THEY OPEN but once a year and the queues to see them are so long they stretch the entire length of two blocks. They are Lisbon’s ancient Roman Cellars
Only rediscovered during the rebuilding of Lisbon in 1771 after the Great Lisbon Earthquake, nobody knows for sure what this system of Roman arched underground tunnels beneath the city’s Baixa was used for.
There are several theories. One is that they were used as storage cellars beneath the smart Roman shops that once lined Lisbon’s Roman Forum when it was the busy port of Olisypio.
Alternatively, they formed part of a Roman foundation system used to level undulating ground so that buildings above would be on a flat, if artificial, surface made from an early form of concrete.
They could, too, have been Roman thermal springs used to supply a series of wells for the Roman populace.
Whether they were the smart underground shopping galleries beneath the Roman Forum, similar to the ones one finds in Naples, or simply foundations supporting buildings up above, used as cellars for shops, town villas and public buildings, today the visible part consists of a network of perpendicular galleries, all of different heights, leading into small compartments or cells which could very well have been storage areas.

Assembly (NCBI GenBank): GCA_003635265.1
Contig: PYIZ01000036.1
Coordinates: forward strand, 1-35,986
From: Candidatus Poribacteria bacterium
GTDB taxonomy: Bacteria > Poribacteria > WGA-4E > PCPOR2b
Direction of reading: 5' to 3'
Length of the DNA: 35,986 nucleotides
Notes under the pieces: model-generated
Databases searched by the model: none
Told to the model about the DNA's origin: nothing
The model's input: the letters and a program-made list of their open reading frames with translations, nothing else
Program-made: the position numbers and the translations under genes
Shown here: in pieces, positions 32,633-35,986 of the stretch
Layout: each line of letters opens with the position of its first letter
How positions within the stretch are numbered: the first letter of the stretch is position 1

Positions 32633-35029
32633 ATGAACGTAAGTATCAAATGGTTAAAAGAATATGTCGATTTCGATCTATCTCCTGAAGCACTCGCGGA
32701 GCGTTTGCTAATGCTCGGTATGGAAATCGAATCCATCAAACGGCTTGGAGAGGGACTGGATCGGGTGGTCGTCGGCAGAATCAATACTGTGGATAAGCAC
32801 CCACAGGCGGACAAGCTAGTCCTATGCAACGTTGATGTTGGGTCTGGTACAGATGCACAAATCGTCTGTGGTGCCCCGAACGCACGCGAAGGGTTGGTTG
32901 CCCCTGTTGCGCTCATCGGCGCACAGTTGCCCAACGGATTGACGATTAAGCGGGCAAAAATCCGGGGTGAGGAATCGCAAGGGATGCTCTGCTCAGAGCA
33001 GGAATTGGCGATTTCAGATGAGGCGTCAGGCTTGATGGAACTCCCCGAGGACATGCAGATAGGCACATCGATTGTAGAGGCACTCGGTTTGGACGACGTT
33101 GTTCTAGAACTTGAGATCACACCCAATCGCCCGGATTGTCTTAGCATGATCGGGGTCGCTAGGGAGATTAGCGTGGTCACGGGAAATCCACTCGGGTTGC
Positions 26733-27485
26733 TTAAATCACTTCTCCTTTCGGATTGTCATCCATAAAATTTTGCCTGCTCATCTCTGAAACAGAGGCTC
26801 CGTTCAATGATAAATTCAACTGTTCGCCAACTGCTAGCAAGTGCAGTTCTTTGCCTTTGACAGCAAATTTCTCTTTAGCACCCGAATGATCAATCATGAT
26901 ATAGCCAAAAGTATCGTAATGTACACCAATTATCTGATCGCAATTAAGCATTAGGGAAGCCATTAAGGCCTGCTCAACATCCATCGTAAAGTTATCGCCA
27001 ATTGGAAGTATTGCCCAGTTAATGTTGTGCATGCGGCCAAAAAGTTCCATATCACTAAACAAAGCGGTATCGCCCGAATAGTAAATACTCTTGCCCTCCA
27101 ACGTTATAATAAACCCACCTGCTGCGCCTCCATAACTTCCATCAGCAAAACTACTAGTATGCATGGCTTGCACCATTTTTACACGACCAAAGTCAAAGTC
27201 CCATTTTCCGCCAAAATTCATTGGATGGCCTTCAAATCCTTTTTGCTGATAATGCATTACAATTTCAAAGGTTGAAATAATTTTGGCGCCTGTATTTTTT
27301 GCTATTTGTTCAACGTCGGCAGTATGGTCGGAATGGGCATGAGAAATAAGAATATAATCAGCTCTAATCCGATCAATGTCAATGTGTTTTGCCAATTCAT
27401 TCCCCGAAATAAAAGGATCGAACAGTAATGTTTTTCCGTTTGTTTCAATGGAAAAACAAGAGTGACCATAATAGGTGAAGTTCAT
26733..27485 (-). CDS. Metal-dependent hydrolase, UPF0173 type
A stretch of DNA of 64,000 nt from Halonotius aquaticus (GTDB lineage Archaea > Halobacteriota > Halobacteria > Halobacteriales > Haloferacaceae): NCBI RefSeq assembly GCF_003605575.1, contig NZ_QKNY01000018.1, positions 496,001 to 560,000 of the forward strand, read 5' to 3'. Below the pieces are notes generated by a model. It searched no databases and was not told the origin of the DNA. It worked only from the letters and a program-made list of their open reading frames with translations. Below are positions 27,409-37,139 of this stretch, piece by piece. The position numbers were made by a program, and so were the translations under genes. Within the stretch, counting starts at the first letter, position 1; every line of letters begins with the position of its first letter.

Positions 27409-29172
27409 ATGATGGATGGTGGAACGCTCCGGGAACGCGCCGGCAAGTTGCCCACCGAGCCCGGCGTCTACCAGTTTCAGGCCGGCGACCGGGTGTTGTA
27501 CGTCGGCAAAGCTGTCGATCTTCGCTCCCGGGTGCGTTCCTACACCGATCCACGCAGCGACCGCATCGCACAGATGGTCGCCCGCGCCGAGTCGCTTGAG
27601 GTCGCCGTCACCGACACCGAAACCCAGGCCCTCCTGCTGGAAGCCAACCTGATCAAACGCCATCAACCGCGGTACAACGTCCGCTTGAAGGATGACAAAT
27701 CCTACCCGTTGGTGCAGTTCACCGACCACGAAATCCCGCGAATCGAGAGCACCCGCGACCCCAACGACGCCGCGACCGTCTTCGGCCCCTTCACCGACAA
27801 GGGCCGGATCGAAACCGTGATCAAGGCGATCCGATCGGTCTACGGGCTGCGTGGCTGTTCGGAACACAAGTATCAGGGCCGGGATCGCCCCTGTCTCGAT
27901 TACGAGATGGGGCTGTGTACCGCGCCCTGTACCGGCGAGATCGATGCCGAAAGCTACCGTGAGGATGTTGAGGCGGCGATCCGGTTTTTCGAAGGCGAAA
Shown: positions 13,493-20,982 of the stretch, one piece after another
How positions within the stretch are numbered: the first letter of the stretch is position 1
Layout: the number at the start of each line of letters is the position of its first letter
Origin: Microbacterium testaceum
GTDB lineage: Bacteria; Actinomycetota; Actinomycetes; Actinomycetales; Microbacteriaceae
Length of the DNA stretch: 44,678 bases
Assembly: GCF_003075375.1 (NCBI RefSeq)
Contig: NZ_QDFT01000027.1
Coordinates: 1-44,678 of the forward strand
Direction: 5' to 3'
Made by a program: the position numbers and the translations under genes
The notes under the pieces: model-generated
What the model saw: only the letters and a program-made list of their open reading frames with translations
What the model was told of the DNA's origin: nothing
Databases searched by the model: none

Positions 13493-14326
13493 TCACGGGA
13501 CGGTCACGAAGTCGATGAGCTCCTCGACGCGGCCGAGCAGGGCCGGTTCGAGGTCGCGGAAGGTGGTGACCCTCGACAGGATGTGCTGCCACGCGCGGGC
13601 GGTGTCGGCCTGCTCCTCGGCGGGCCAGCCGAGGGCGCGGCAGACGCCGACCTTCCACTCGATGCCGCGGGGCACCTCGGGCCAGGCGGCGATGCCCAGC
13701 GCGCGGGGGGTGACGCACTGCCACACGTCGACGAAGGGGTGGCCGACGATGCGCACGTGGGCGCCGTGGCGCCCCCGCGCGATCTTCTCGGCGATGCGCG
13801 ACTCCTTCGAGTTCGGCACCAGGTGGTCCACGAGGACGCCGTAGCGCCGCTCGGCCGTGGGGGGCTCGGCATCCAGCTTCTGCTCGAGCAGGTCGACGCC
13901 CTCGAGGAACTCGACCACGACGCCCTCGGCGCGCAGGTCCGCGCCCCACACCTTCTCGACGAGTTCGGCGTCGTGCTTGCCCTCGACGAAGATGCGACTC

The pillow stone arches, which withstood the earthquake, date from the early part of Imperial Rome, between the Emperors Julius Cesar and Claudius.
It was only in 1859, when Lisbon’s first sewage system was being installed, that archaeologists were able to really study the Roman ruins extensively for the first time, while the first journalists allowed down to photograph and see them at first hand was only in 1909.Technorati Tags: underground, cellars, Roman, Lisbon, Portugal, Julius Caesar, architecture, Claudius,